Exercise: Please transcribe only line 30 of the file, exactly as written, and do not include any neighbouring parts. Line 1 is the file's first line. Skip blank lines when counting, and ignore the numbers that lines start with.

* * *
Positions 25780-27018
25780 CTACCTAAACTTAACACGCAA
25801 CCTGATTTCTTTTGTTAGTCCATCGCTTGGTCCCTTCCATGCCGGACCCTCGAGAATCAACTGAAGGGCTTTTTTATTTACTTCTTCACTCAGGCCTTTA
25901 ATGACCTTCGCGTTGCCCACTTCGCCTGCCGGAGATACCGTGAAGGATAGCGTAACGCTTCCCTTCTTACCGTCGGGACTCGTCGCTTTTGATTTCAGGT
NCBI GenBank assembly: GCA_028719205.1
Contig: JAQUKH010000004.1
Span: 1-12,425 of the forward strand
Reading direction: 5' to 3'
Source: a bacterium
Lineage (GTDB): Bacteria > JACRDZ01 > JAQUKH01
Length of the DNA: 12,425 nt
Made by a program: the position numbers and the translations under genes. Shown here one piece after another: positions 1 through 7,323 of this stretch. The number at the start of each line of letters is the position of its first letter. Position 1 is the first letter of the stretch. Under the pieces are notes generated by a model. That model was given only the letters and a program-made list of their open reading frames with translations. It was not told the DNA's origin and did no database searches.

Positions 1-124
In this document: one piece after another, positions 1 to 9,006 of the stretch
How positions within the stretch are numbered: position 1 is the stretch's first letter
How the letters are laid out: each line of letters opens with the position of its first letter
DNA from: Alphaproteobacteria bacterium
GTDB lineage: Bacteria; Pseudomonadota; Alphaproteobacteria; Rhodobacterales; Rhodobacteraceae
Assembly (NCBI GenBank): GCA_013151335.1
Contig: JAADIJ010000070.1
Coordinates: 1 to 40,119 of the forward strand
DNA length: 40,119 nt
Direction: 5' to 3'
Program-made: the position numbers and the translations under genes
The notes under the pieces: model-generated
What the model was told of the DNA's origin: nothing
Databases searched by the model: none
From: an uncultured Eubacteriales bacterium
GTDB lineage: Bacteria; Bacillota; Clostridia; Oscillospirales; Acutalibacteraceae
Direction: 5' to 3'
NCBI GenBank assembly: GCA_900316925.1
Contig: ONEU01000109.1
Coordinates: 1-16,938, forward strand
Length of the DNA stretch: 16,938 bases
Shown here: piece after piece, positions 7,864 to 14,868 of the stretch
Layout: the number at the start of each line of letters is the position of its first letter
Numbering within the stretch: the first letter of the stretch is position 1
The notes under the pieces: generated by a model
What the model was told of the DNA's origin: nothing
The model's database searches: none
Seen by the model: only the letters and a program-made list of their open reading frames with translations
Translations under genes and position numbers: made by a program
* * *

Direction: 5' to 3'